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Secretary's Conference Room and Diplomatic Reception Room

The Secretary's Conference and Diplomatic Reception Rooms have been created through the generous support of the Committee for the Preservation of the Treasury Building. The committee, recognizing the need of the Secretary of the Treasury for conference and reception rooms, assumed the leadership in providing for historically accurate rooms to reflect the dignity of the Treasury Department, as well as the significant history and collections of the landmark Main Treasury Building.

Content Image: Secretary's Conference Room and Diplomatic Reception RoomLocated adjacent to the Secretary of the Treasury's office, the rooms were created to provide space for the Secretary's meetings and receptions in a style harmonious with the other nineteenth century historic interiors of the building. The two rooms have been recreated as typical nineteenth century public rooms in the post-Civil War Treasury Building. Conceived with the stated purpose of daily use, the design of the conference and reception rooms incorporates twentieth century functional requirements with the style of nineteenth century interiors. With access to the rooms through a foyer, the plan of the rooms disposes a conference room and a reception room on either side of a modern kitchen.

The style of the interiors is American Renaissance Revival of the late 1860's to 1880's, complementary to the period of the Treasury collection of office furniture. Throughout the conference and reception rooms, all of the decorative details and materials have been selected and assembled to impart an accurate sense of an interior in a major public building in the nineteenth century. The walls and ceilings of both rooms duplicate the color and decorative painting schemes known to have existed in this wing of the building. The rooms are lit by Renaissance Revival gas chandeliers and antique wall sconces of white metal and brass. All five chandeliers, including the one in the foyer, were purchased with funds generously provided by the Treasury Historical Association. The furniture in the rooms is a combination of Treasury collection pieces augmented by recent acquisitions. Typical of the Department's existing collection are the mahogany side chairs with the US insignia in the configuration of the sign for the dollar on the chair back in the conference and reception rooms. The mahogany and brown leather conference chairs are replicas of a Treasury collection chair, and the twenty-four foot long conference table which comfortably seats twenty is also from the Department's collection. Among recent acquisitions are the two Renaissance revival style parlor suites -- one decorated with an eagle from the 1870's, and the other with gilded shields and metal plaques from the 1860's. The furniture is upholstered in typical mid-nineteenth century style striped fabric.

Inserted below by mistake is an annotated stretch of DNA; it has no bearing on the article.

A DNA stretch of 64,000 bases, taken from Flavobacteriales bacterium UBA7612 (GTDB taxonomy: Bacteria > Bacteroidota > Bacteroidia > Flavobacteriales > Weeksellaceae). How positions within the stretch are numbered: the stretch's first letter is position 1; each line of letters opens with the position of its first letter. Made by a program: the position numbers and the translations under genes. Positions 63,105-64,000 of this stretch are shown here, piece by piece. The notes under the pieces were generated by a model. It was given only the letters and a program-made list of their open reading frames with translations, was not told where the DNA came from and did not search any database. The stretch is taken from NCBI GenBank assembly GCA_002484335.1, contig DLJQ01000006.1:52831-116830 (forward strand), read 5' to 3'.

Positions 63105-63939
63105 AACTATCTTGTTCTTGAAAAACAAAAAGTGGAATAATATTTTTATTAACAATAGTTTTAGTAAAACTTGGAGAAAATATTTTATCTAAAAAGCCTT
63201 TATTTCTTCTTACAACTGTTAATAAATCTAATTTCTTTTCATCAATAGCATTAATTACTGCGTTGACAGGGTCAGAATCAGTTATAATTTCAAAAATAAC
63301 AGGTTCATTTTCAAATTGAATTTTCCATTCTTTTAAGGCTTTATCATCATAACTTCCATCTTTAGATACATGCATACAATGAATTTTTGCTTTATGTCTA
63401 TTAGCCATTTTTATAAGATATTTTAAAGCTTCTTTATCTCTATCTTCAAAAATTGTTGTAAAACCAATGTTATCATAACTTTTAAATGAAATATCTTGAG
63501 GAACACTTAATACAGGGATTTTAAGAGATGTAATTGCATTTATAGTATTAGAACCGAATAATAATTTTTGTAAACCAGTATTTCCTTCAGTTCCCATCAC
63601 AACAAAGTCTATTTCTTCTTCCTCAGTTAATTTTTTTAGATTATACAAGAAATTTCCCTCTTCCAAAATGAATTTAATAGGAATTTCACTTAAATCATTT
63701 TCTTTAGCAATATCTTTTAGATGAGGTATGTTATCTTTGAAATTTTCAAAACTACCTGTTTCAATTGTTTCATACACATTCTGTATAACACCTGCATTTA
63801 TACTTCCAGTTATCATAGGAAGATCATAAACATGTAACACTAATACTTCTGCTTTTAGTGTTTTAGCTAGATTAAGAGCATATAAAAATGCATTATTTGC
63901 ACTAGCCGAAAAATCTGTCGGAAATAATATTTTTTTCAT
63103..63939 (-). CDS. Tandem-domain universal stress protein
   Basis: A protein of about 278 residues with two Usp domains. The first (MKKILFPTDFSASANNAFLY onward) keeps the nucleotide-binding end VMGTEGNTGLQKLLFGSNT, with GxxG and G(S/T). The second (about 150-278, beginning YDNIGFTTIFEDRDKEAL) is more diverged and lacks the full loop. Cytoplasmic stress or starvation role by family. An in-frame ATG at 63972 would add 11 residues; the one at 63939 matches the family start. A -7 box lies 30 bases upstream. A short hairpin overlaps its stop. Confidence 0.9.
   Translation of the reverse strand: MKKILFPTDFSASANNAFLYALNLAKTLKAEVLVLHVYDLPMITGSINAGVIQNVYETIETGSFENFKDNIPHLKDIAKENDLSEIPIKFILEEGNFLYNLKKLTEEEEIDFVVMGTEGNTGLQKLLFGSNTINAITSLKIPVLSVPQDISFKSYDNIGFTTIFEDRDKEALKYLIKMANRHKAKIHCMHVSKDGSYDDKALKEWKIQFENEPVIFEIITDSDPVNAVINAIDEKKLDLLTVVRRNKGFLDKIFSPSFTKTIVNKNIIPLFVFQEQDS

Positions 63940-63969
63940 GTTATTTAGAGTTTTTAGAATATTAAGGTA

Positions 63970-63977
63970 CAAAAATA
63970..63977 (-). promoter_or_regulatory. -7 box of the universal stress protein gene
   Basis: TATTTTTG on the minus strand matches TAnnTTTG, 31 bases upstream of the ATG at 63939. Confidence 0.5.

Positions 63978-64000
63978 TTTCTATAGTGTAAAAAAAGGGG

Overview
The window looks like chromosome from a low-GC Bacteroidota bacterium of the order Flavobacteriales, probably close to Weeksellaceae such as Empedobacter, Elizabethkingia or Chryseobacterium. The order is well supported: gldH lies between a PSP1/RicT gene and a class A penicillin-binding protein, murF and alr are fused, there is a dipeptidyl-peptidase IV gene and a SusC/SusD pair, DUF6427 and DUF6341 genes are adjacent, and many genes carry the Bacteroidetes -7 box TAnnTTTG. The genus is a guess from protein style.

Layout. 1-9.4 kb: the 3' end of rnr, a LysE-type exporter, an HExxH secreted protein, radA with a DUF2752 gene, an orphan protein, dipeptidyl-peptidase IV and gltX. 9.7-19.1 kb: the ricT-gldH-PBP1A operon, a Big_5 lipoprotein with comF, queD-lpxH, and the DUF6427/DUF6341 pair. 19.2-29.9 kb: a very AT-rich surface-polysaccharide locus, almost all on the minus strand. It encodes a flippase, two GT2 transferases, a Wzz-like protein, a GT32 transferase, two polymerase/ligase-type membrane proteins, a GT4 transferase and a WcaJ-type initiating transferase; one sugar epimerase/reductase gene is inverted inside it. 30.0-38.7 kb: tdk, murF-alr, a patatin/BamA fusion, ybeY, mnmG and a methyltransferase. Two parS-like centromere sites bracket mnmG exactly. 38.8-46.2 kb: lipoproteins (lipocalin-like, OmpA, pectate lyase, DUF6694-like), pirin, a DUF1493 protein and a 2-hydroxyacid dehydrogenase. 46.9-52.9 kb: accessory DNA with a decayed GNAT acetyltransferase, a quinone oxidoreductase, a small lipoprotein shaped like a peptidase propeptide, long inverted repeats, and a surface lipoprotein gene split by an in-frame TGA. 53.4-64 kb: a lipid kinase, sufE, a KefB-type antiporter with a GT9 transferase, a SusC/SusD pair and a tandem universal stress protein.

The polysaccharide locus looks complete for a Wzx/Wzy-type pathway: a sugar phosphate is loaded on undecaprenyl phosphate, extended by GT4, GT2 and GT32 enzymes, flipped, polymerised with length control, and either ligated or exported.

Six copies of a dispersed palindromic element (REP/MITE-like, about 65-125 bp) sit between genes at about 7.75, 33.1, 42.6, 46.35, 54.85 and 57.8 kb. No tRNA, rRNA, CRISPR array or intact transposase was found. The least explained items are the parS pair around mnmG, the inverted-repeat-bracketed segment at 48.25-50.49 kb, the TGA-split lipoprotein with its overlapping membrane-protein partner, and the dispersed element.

In each room the elaborate nineteenth century window drapery of lace, side curtains and trimmings hangs from cornices which were reproduced from designs of those originally made for the Secretary of the Treasury's office in 1864 and used in other high ranking officials offices through the 1880's. The plaster cornices painted to resemble walnut, have the central motif of the Treasury Department seal. The floors are covered by wool Wilton and Brussels carpets woven on looms as in the nineteenth century, in strips 27" wide, and then sewn together. The carpet patterns are based upon nineteenth century designs and colors.

Most of the works of art in the rooms are from the Treasury art collection. In the conference room the portrait of George Washington is attributed to Gilbert Stuart (1755-1828) and the portrait of the 25th Secretary of the Treasury, Salmon P. Chase, is attributed to Thomas Sully (1783-1872). The framed series of vignettes, currency, bonds and tax stamps, is an example of the imaginative and unusual work of Treasury's Bureau of Engraving and Printing. The allegorical female marble bust of "America", with her necklace inscribed with the names of presidents of the United States, was made in Italy for the American art market in the 1870's, perhaps for the Centennial of 1876 in Philadelphia.

The Secretary's Conference and Reception Rooms with their nineteenth century American furniture and decorative details acknowledge the Treasury Department's illustrious past, while providing a historic setting for today's Treasury business.

We appreciate the help of the Office of the Curator in providing this information.

Last Updated: 5/9/2011 11:38 AM

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